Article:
Facebook's security policies are once again under scrutiny as Sophos research has revealed that members are unwittingly exposing their personal details on a mass scale to millions of strangers, putting themselves at risk of identity theft. 

Sophos took a random snapshot of 200 users in the London Facebook network, which is the single largest geographic network on the site, with more than 1,2-million members, and found that a staggering 75% allow their profiles to be viewed by any other member regardless of whether they agreed to be friends.
Sophos has seen evidence that Facebook users in other geographic regions are similarly exposing personal information to complete strangers, and notes that the scale of these member networks (Toronto has more than 866 000 members, Vancouver more than 476 000, New York more than 421 000) indicates how enticing this social networking site can be for cyber-criminals.
Worryingly for businesses, 25% of London members reveal information relating to their work – details that could potentially be used by cyber criminals in their attempts to commit corporate ID fraud or to infiltrate company networks.
Facebook is made up of thousands of networks worldwide, and users are encouraged to join them in order to meet and make friends with people in their area.  Even if you have previously set up your privacy settings to ensure that only friends can view your information, joining a network automatically opens your profile to every other member of the network.
Sophos experts note that this is a worrying situation, particularly given the growing popularity of these networks. For instance, in May 2007, there were just 375 000 Facebook members in the London network, a three-fold increase in just four months means that an unprecedented amount of personal and corporate information is now available for strangers to view.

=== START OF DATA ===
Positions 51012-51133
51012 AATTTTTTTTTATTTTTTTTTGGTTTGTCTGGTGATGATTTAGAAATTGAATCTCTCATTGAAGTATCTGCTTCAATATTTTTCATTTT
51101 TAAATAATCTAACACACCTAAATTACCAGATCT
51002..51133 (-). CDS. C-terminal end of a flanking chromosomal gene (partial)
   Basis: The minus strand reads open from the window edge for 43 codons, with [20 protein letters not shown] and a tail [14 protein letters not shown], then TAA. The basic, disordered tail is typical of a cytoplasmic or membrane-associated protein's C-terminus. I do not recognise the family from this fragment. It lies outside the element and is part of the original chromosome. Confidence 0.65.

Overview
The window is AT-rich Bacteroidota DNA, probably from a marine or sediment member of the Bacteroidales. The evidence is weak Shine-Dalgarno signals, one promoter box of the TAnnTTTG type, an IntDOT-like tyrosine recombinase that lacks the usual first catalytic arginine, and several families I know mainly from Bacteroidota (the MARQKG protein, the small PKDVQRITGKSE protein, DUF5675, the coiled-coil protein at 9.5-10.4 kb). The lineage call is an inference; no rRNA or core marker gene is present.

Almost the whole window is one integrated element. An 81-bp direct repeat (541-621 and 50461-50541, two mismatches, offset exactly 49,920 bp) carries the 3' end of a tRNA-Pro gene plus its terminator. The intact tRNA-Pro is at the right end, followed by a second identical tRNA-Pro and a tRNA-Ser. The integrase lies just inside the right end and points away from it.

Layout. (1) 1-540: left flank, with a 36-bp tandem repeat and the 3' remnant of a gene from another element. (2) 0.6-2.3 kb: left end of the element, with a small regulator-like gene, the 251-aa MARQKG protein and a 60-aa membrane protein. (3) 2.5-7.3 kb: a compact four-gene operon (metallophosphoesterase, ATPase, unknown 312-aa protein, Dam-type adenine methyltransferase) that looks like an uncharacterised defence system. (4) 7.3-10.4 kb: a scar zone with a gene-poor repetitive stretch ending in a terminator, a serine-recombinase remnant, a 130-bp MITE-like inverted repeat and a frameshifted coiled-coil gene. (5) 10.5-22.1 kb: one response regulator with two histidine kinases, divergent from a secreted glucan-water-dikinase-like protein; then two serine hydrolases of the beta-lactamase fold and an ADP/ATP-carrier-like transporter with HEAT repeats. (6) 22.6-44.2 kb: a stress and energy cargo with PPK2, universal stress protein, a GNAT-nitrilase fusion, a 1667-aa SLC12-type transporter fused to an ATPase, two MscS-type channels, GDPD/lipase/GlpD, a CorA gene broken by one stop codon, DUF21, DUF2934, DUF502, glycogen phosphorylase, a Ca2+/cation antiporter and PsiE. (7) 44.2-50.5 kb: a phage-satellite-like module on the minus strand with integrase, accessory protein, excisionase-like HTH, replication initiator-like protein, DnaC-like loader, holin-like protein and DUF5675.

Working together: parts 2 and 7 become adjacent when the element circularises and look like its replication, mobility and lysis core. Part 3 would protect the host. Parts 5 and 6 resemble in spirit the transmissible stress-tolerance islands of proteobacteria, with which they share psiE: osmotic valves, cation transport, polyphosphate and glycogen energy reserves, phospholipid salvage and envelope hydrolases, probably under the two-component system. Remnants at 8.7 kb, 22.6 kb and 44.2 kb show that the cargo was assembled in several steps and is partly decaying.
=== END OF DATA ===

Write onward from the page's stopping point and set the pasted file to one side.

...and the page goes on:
"While Facebook's privacy features are far more sophisticated than competing social networking sites, too many members still aren't getting the message about how to use them effectively to help protect against ID theft,” says Brett Myroff, CEO of master Sophos distributor, NetXactics.
Facebook has ultimately put these privacy options in place as a protective measure. Sophos believes that perhaps it's time for the networking phenomenon to take the next step and change its default settings so that when members join a network, they have to actively click to leave their details on show, rather than automatically letting it all hang out online.
The research further highlights that 54% of users in the London network show their full date of birth – vital information for cyber criminals wishing to commit identity fraud.  One percent, which makes a worrying 12 000 people, are divulging their phone number to over a million strangers.
While smaller networks may not pose as great a threat as the massive London circle, each one – whether regional, work or college related – presents a significant risk to members that fail to check and amend their privacy settings.
"The Facebook network issue almost amounts to identity-on-demand for cyber criminals, who are fully capable of taking advantage of unwitting Facebook fans. It's crucial that users take a few minutes to look at their privacy settings before getting caught up in the undisputed fun of Facebook," Myroff  adds.
Recently, Sophos published research showing that 41% of Facebook users were prepared to divulge personal information to a complete stranger (a small plastic frog called Freddi Staur – an anagram of "ID Fraudster").